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Diaspora keeps Zim afloat but no vote



ALTHOUGH Zimbabweans in the diaspora are not allowed to vote from their host nations, their cash remittances back home are fast growing and helping to keep the country afloat.


Last year, remittances scaled US$1.66 billion, a 16% increase from US$1.43bn in 2021.

Meanwhile, total international remittances rose to US$2.8bn from US$2.4bn.

The Monetary Policy Statement presented by Reserve Bank governor John Mangudya yesterday showed that South Africa, which is host to millions of Zimbabweans, dominates the remittances sources with a staggering 40% contribution or US$583 375 863 of the remittances which came through money transfer agencies.

It is followed by the United Kingdom, which contributed US$361 681 114 or 25% of the remittances. The UK also has a large number of Zimbabweans.

The US contributed 11% of remittances with US$158 920 458, followed by Australia with 6% as well as Canada and Botswana with 3% each.

Malawi, Ireland, Germany and New Zealand contributed 1% each, while the rest of the world contributed the remaining 10%.

A total of 88% of the remittances came through money transfer agencies while 12% came through banks.

President Emmerson Mnangagwa’s administration has over the years come under heavy criticism for wanting to abuse diasporans by encouraging them to remit and luring them into investing millions of dollars in the country, while denying them the right to vote.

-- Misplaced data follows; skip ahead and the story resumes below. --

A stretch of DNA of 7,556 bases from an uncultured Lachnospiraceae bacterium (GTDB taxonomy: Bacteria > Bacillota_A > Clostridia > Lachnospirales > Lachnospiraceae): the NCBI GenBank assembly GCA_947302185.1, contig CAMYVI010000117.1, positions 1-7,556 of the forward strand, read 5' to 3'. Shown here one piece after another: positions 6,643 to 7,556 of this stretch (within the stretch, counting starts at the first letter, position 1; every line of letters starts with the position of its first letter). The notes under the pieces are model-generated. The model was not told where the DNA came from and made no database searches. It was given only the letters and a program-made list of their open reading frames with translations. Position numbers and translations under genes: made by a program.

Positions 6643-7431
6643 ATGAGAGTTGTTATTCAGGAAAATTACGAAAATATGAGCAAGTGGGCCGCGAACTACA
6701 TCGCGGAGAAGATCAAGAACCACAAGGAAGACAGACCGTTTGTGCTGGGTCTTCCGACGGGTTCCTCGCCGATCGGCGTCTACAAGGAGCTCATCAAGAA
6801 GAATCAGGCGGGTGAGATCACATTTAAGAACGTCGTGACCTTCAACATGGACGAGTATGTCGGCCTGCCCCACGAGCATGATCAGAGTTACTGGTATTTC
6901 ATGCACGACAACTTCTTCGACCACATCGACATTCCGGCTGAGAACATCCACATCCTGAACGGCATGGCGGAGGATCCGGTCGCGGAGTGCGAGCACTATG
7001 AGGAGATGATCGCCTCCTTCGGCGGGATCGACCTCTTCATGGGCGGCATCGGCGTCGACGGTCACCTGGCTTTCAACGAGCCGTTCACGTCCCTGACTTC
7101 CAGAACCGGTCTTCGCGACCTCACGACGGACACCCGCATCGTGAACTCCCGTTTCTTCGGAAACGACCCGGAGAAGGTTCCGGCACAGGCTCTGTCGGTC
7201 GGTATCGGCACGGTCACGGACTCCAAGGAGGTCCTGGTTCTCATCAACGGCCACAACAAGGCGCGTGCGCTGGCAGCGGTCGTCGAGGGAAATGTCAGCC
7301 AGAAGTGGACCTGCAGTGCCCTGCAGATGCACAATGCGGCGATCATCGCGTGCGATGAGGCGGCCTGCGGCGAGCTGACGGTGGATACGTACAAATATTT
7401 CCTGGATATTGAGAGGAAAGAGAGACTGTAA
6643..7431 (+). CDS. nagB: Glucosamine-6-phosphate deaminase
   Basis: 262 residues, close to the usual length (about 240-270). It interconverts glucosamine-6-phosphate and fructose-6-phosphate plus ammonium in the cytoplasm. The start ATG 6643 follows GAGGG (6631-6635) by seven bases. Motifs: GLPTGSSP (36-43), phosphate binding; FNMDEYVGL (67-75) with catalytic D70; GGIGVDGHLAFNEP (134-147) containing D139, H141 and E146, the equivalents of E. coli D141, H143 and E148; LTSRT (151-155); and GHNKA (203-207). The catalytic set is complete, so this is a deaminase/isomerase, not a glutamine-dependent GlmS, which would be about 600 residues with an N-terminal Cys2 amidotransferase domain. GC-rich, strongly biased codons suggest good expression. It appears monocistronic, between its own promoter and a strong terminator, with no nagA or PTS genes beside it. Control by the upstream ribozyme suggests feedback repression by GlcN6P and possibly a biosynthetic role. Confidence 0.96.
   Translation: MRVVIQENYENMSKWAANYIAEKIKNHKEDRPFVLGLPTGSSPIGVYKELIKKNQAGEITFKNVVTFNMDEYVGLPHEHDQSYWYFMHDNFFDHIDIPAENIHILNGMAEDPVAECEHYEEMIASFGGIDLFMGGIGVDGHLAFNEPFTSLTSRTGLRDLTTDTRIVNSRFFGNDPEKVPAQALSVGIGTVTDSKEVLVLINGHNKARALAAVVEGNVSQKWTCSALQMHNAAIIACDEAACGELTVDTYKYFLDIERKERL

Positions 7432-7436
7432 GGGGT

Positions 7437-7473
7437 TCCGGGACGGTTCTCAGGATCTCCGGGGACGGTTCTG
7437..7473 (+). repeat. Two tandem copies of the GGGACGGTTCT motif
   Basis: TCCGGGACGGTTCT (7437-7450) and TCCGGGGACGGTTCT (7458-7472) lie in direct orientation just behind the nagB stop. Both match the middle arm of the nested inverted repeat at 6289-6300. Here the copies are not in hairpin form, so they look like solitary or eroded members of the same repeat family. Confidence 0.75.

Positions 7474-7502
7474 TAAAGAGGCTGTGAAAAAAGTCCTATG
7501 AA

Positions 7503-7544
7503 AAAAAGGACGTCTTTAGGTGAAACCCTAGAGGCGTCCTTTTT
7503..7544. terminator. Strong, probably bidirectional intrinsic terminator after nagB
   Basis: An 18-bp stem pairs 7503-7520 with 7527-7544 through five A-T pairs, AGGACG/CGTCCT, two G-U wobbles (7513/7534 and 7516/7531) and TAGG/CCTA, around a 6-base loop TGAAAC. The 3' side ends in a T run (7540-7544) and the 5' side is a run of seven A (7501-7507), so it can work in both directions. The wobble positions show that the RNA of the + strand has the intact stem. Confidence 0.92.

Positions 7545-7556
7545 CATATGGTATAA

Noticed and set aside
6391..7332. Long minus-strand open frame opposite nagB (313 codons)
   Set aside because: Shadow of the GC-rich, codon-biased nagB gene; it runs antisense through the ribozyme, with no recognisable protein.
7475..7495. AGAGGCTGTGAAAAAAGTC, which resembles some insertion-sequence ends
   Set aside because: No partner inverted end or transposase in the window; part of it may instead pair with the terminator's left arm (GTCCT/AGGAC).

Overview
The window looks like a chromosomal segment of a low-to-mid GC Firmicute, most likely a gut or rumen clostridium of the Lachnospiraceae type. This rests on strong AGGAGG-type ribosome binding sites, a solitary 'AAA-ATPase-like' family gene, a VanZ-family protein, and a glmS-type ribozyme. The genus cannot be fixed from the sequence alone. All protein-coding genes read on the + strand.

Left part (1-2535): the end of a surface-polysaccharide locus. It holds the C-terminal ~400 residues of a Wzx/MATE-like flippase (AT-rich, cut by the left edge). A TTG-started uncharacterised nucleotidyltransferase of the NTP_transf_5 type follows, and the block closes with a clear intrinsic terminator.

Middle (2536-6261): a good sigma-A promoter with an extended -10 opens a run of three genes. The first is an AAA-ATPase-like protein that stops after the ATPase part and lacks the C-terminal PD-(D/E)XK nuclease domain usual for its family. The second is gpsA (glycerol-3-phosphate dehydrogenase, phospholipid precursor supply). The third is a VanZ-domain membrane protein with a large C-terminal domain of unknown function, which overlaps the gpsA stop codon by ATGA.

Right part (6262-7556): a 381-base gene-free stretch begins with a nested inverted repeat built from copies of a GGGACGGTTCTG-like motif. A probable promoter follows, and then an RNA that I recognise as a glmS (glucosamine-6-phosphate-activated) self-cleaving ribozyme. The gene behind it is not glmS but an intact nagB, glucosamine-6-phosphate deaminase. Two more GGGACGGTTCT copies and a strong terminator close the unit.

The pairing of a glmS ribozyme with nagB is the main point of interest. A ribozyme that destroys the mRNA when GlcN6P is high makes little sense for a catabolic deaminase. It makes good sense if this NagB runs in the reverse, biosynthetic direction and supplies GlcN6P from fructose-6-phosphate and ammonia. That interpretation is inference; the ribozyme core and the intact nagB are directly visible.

Addressing thousands of people at the Independence Day celebrations in Bulawayo last year, Mnangagwa was mum on the right of Zimbabweans dotted across the globe to vote, although he spoke about diaspora investments.

Two days later, his cabinet said it was creating a diaspora-friendly environment policy framework that will assist the country to harness social, economic, political and cultural dividends which would help spur development in the country.

“The promotion of investments by diasporans in their country is part of the Second Republic’s engagement and re-engagement thrust. Diaspora remittances have been one of the key foreign currency contributors in the past,” then acting Information minister Jenfan Muswere said.

“The development of a comprehensive policy and strategies will unlock knowledge and skills transfer; diaspora direct investment; and philanthropic works. Government, on the other hand, will avail industrial shells and land to eligible diasporans for the construction of specialist hospitals and industrial parks and any other areas or sectors.

“Government will also facilitate the establishment of joint ventures between diasporans and landowners for the production and export of high quality agricultural products and any other sector for investment.”

In his presentation to cabinet, Foreign Affairs minister Frederick Shava said the engagement with the diaspora will contribute to the country’s economic development.

An inter-ministerial committee chaired by Shava and deputised by Finance minister Mthuli Ncube put in place to push its entities and corporates to ensure a friendly environment to lure diasporans into investing in the country.

“In addition, the consular services abroad will be strengthened in order to issue civil registration documents, visas and work permits. A diaspora bond will be listed on the Victoria Falls Stock Exchange by the ministry of Finance and Economic Development once finalised.”

“It was further resolved that a One-Stop Service Centre for diaspora investment applications be set-up at the Zimbabwe Investment Development Agency (Zida) to expedite the processing of the proposals,” Muswere said in his post-cabinet briefing.

Millions of Zimbabwe are outside the country, mainly in countries like South Africa, Botswana, United Kingdom, Australia, the United States, as economic and political refugees.

Many of them fled the country at the height of the political and economic crisis that has persisted over the years.